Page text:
the English language. This lack of theoretical knowledge makes it difficult for participants
to understand how a text is constituted, what function each word has within a sentence, what
words share the same meaning and what their meaning is based on their relation to the rest
of the grammatical elements. The non-influence of the formal and linguistic schema not only
does not allow to create meaning but it constrains the reader from an adequate reading process
since this scheme is the medium through which the subject interacts with the written text
(Zhao & Zhu, 2012).
On the other hand, there is a lack of cultural knowledge related to the central theme of
the text that are the Korean traditions. In this case, since the Korean culture is foreign to the
participants, the influence of the content schema is minor. However, it can also be noted that
there is little knowledge related to the word "tradition", in terms of culture and experiences,
which is originated by the partial absence of formal and linguistic schemas.
In conclusion, an analysis of the two stages of the instrument has been presented. Each of
them provide relevant data to answer the research questions that guide this work. Thus, it has
been shown that the three types of schema influence the reading process in a very particular
way and that their absence can hinder the interpretation of meaning. Therefore, in the next
chapter the conclusions of this research will be presented taking into consideration the theory
CHAPTER V: STUDY CONCLUSIONS
This chapter addresses the limitations of the study and provides some directions for further
research on the same line of investigation.
5.1 Limitations of the study
One of the limitations found was that there were no target language groups as planned, since
the research was conducted during the summer period. Thus, the two groups of participants
used in this research were those with the largest number of students. In this case, both groups
were constituted by students of different semesters which in other words means that each of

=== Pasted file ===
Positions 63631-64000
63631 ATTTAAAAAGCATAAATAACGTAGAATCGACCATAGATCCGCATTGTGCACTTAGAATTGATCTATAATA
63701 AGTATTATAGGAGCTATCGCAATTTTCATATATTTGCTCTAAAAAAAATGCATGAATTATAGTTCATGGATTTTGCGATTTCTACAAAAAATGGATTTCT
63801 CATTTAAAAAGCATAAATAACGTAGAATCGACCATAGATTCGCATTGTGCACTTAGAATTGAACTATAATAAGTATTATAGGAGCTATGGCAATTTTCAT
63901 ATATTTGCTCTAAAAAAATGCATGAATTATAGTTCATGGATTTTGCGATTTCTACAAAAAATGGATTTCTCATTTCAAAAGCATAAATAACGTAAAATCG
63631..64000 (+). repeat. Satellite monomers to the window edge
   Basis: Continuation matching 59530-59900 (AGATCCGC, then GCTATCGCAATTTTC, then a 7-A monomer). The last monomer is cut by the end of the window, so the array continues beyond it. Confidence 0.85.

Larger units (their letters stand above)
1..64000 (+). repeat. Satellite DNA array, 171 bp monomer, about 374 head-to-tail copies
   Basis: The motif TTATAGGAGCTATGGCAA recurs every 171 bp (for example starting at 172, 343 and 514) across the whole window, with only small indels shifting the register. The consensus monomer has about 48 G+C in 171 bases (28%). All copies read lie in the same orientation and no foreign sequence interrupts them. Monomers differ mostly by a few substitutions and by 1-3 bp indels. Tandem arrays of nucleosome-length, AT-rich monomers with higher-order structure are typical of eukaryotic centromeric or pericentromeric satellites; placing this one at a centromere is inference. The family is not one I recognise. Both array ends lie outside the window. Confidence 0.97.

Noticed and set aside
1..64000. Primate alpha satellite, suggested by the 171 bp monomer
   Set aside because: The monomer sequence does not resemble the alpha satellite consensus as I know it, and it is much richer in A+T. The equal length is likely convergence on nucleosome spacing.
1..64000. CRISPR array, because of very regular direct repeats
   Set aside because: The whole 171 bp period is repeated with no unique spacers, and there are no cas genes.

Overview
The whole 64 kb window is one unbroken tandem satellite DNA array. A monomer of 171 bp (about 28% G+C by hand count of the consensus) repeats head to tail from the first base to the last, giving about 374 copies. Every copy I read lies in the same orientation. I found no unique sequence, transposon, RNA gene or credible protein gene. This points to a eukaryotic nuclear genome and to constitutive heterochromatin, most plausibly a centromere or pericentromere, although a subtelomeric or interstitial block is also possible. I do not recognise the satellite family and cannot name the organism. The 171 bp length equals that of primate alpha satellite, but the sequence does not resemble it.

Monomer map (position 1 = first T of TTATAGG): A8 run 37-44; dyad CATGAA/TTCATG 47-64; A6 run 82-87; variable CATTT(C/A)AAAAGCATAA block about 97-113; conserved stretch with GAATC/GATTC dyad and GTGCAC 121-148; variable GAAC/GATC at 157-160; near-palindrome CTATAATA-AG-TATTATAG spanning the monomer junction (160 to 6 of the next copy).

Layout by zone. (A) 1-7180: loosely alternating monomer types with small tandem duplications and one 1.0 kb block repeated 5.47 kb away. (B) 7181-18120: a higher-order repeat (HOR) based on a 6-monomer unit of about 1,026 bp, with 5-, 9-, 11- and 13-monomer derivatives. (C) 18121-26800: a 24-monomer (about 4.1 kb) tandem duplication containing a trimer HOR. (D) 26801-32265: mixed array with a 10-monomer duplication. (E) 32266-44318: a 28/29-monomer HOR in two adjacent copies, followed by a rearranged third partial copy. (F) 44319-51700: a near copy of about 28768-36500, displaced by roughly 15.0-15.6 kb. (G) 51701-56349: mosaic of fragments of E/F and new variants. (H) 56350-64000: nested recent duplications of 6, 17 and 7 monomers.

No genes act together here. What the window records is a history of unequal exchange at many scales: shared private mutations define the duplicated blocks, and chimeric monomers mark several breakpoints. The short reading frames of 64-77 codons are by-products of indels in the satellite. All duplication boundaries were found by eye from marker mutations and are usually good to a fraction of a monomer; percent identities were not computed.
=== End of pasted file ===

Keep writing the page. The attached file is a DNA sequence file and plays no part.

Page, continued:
them had a different level of English. This limitation had a particular impact on the part of
the text in each participant as it did not conform to their level of the language. Another
limitation was that the three types of scheme were measured using only one text due to time
issues. Each schema was intended to be analyzed through a text specially designed for each
5.2 Directions for further research
Due to the mentioned limitations above, it would be interesting to analyze how this type of
research is developed in groups in which the students have a similar level of English. In this
case, future studies could provide more reliable data obtained from homogeneous groups.
Similarly, the use of an appropriate text at the level of the participants could further highlight the influence of the three types of schema in the students’ reading process.
Although this research presents reliable data on the influence of the three types of
40 the way in which each schema helps the reader to understand a text could be analyzed. While
it is true that the three types of schema (linguistic, formal and content) work almost
simultaneously in an internal process that regulates their use (Rumelhart, 1980); researching
each schema may provide us with valuable information about the specific elements that
convey activation of knowledge and influence the reading performance.
Even when the understanding of the reading is an individual process in which three key
elements (reader, text and purpose of reading) interact within a specific sociocultural context
(RAND, 2002); teachers must create the necessary conditions that help students understand
the meaning of such texts. Teachers must be aware that each student has different information
contained in their schemas and that due to this the reading process and the understanding of